The order was booked into Cargotec's 2017 second quarter order intake, and the delivery is scheduled for the first quarter of 2018. The cranes will be delivered to Ports America's Seagirt Marine Terminal in Baltimore.Ports America is the biggest terminal operator and stevedore in the United States, operating in more than 42 ports and 80 locations in North America. Ports America Chesapeake's Seagirt Marine Terminal is currently handling an annual volume of 800,000 TEU. It is one of four US east coast ports able to handle superpostpanamax containerships that began transiting the newly opened Panama Canal locks in 2016. The order is a part of the terminal's investment programme focused on ensuring that the terminal is equipped with the right amount of equipment and the latest technologies to support the future growth.Said Ports America Chesapeake general manager Bayard Hogans: "We see Kalmar as a trusted supplier, and the addition of six RTGs will help ensure we can maintain high levels of service." Said Kalmar vice president Troy Thompson: "From our advanced anti-sway system to factory-fitted collision detection system, we have listened closely to Ports America and look forward to a solid relationship as we each move into the future of container handling."The delivery includes Kalmar SmartPort process solutions: Kalmar SmartProfile, Kalmar SmartRail, Kalmar SmartStack, and Kalmar SmartFleet. Kalmar SmartProfile uses advanced laser technology to detect collision risks in a stack and automatically stops the trolley when a risk is detected.Kalmar SmartRail automated gantry steering system controls the gantry within centimetre-grade accuracy on the travelling path, improving the terminal's operational efficiency and ease of use by the operator.
The port also posted the strongest May volume in the port's history - 182,452 TEU. As measured in pier containers, or total boxes, SCPA moved 103,462 containers in May. The port handled 1.1 million pier containers in the fiscal year to date. May was a record month at Inland Port Greer, with 47 per cent growth in rail lifts over May 2016. The facility handled 12,702 rail moves in May, bringing fiscal year to date rail volume to 108,701 rail lifts. In a separate development, the SCPA's board of directors has adopted a 2018 fiscal year financial plan that includes US$251.1 million operating revenues, $44.1 million operating earnings, and capital expenditures of $262.3 million. The plan projects pier containers, or box volume, of 1.26 million during FY2018, a six per cent increase from the 1.19 million boxes SCPA is expected to handle this fiscal year. Strong growth at Inland Port Greer is also planned, with rail moves expected to increase 20 per cent over FY2017 projected totals, a statement said.Planned operating revenues for FY2018 reflect a 9.4 per cent increase above the current fiscal year, which are expected to reach $229.4 million. The board approved a $262.3 million capital plan, the largest in the SCPA's history, with expenditures projected $14.3 million higher than FY2017. SCPA will invest $54 million in site development, construction and equipment for the construction of the Hugh K Leatherman Terminal, a new container terminal slated to open in 2020. Other primary capital expenditures planned include $86.3 million in upgrades to the Wando Welch Terminal, including the completion of the wharf modernisation project; $32.2 million for the construction of Inland Port Dillon, opening during the spring of 2018; and $23.3 million for the construction of the new SCPA corporate office. "SCPA is handling larger volumes than ever before, and our plans for the new fiscal year enable our existing facilities to handle big ships," said SCPA president and CEO, Jim Newsome. "This is the largest capital expenditure plan in our history, encompassing a number of projects that collectively will enhance the service of our port."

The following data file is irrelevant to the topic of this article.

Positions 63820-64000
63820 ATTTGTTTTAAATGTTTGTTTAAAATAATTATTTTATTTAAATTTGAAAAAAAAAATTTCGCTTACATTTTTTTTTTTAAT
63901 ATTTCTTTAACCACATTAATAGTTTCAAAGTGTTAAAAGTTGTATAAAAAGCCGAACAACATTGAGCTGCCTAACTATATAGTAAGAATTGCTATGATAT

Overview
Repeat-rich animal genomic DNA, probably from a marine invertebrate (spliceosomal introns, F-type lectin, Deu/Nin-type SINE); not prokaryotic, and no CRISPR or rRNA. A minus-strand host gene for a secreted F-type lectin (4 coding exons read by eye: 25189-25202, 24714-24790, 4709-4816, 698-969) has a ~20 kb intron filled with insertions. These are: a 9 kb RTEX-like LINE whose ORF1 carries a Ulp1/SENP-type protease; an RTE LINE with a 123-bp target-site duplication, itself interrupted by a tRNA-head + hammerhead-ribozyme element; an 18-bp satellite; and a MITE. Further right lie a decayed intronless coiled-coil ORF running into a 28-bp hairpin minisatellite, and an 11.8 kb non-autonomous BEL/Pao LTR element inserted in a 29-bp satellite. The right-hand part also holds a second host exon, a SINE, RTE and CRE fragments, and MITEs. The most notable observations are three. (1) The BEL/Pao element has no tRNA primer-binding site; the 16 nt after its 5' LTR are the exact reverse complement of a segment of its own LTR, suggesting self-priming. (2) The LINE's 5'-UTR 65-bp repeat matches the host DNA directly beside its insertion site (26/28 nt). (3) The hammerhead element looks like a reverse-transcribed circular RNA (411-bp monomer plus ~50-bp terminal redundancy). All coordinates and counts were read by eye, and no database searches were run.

Previously, the goods were cross-docked at the company's warehouse in Karpin, just outside of Warsaw in Poland, before being taken onwards by road. But with the new service, containers are reloaded onto rail cars in Hamburg for Scandinavia and the company's new hub in Hallsberg in Sweden. The lead time from Hamburg to Hallsberg is only a few days.The company said that it is currently only handling full container loads (FCL) via its set-up in Hamburg. However, it is looking into the viability of offering this service for less-than-container loads (LCL) as well.The company said that it is offering this service because of the "big increase" in demand for rail freight between Asia and Europe. Customer expectation has also changed as they "want to use a freight forwarder that transports the goods in a sustainable way.""In 2016, 1,800 block trains transported goods between China and Europe, and by 2020, the expectations are 5,000," a statement from the company added.